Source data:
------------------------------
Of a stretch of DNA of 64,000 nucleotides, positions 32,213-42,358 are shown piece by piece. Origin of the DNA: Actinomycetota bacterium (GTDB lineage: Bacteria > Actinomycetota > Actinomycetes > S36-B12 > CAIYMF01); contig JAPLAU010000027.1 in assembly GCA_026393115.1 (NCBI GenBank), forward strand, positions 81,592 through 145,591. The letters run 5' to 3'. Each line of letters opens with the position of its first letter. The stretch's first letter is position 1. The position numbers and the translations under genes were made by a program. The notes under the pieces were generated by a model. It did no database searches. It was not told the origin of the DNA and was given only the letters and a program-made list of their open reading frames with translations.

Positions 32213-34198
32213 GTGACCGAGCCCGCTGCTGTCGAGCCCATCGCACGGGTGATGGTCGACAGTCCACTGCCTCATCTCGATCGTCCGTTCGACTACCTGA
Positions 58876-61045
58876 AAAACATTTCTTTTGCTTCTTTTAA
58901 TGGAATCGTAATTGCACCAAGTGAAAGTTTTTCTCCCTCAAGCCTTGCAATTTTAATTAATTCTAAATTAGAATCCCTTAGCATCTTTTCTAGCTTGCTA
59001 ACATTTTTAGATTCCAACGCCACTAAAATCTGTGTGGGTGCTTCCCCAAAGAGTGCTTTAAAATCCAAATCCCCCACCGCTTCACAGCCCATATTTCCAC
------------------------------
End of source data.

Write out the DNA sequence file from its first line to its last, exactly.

Of a stretch of DNA of 64,000 nucleotides, positions 32,213-42,358 are shown piece by piece. Origin of the DNA: Actinomycetota bacterium (GTDB lineage: Bacteria > Actinomycetota > Actinomycetes > S36-B12 > CAIYMF01); contig JAPLAU010000027.1 in assembly GCA_026393115.1 (NCBI GenBank), forward strand, positions 81,592 through 145,591. The letters run 5' to 3'. Each line of letters opens with the position of its first letter. The stretch's first letter is position 1. The position numbers and the translations under genes were made by a program. The notes under the pieces were generated by a model. It did no database searches. It was not told the origin of the DNA and was given only the letters and a program-made list of their open reading frames with translations.

Positions 32213-34198
32213 GTGACCGAGCCCGCTGCTGTCGAGCCCATCGCACGGGTGATGGTCGACAGTCCACTGCCTCATCTCGATCGTCCGTTCGACTACCTGA
Positions 58876-61045
58876 AAAACATTTCTTTTGCTTCTTTTAA
58901 TGGAATCGTAATTGCACCAAGTGAAAGTTTTTCTCCCTCAAGCCTTGCAATTTTAATTAATTCTAAATTAGAATCCCTTAGCATCTTTTCTAGCTTGCTA
59001 ACATTTTTAGATTCCAACGCCACTAAAATCTGTGTGGGTGCTTCCCCAAAGAGTGCTTTAAAATCCAAATCCCCCACCGCTTCACAGCCCATATTTCCAC